Yorkshire Times
Weekend Edition
1:00 AM 28th October 2023

5 Tips For Driving Safely In The Dark

Image by StockSnap from Pixabay
Image by StockSnap from Pixabay
With the days getting shorter and nights becoming longer as winter rolls in, driving in the dark carries a lot more risk than driving during the day.

However, there are simple steps you can take that make driving at night much safer. The team at Select Car Leasing have provided this handy checklist everyone should follow when driving in the dark.

1. Check and use you lights appropriately

When driving at night, it’s essential that you check that both your front and rear lights are in full working order. It’s illegal to drive without fully working lights. If you find that a bulb needs changing, get it done as soon as possible to avoid being stopped by the police.

The way you use your lights is hugely important too. Turn dipped headlights on about an hour before sunset and keep them on an hour after sunrise to ensure you’re always clearly visible to other road users. You should use your full beam on unlit country roads to help you see the road layout more clearly, but if you encounter another vehicle, switch back to dipped beam immediately so that you don’t dazzle them.

2. Don’t stare at oncoming vehicles

To prevent yourself from being dazzled by headlights, never look directly at the lights of other cars. The glare can temporarily impair your vision, making you more likely to panic and lose your bearings.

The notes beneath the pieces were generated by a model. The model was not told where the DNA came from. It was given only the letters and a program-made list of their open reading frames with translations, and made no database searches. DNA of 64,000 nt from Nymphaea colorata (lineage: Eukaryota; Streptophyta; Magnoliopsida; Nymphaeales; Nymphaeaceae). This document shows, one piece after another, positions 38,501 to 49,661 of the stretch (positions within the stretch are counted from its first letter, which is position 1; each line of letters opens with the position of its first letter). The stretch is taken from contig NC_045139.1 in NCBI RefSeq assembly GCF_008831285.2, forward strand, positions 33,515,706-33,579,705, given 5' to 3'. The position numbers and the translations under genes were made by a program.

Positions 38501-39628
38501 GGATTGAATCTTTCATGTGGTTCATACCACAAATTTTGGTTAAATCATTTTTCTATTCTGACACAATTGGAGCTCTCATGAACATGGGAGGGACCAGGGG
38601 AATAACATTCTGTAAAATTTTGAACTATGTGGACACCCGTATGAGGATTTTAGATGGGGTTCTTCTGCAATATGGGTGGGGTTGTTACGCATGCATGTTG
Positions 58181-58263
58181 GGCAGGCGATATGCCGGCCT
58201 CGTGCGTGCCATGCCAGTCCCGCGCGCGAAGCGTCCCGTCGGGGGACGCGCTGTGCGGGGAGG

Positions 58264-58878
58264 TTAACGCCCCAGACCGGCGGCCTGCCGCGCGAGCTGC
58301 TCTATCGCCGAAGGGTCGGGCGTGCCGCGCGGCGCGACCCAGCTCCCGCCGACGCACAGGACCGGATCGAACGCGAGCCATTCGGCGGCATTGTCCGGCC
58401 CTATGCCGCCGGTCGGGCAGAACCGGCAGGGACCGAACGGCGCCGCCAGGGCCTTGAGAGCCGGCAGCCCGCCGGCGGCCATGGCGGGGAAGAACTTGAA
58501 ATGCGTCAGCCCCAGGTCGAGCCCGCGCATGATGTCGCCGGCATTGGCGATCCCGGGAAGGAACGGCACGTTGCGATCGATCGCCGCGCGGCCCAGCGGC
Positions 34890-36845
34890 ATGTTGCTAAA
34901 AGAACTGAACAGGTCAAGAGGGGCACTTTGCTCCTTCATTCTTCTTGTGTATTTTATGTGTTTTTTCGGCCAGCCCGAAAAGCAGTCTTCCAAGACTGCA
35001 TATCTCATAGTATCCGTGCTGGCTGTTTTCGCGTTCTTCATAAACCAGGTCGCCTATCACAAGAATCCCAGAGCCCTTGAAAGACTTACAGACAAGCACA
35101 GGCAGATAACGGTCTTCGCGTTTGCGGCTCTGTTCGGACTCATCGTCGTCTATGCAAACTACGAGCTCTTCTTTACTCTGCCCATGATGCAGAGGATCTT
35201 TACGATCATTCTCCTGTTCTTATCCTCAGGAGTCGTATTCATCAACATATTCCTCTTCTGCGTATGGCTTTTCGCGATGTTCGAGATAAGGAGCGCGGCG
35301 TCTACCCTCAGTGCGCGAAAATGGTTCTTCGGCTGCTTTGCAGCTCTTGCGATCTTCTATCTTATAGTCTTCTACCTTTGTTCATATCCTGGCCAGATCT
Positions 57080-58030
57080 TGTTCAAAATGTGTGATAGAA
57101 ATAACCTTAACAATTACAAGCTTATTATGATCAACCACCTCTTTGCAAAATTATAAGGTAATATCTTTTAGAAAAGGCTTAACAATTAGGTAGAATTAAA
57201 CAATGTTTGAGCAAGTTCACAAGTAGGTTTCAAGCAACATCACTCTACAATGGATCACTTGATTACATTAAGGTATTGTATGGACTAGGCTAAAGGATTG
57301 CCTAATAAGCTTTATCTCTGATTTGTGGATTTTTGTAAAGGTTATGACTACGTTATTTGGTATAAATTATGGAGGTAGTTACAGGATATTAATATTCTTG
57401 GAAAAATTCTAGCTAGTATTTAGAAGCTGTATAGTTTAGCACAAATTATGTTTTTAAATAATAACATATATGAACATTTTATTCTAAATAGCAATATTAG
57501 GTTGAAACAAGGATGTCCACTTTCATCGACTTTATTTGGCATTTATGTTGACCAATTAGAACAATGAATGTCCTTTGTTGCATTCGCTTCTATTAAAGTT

Look to the left-hand side of the road and follow the line marking the edge if there is one, so you can keep track of your position on the road. If the glare is so bad that you can’t see anything, slow down but avoid stopping abruptly so the car behind you doesn’t run into the back of your car.

3. Watch out for pedestrians, cyclists and animals

Vulnerable road users such as children, the elderly and cyclists are at increased risk at this time of year. Take extra care when driving around schools and in residential areas so you have time to react if someone does happen to step out in front of you. Remember that it’s also Halloween week, so many youngsters will be dressed up in dark costumes and hanging around poorly-lit areas, making them even less visible to motorists.

Cyclists can be difficult to spot after dark too, especially if they’re not wearing reflective clothing. You should also watch out for animals darting out in front of you, particularly on country roads where nocturnal creatures are active. Keep your speed down and always be on your guard for any unexpected movements.

4. Keep windows clean

A build-up of condensation on the inside of your windows and dirt on the outside can impair visibility of the roads, so it’s important to take time to clean them before setting off.

Windscreens are particularly susceptible to steaming up on the inside, especially in cold weather, while car heaters can blow dirty air at the glass, causing a hazy film to build up on the inside. This can increase glare from oncoming headlamps.

5. Don’t drive tired

Seasonal changes can affect your sleep patterns. With an hour less of light in the evenings, your melatonin levels may be higher, leaving you feeling a little more tired than normal. Driving tired makes you a danger to yourself and other road users and can even be as dangerous as drink-driving. If you start to feel drowsy, stop and take a break.

If you’re heading off on a long journey that involves driving through the night, make sure you schedule some rest stops at least every couple of hours and grab a caffeinated drink to keep yourself alert.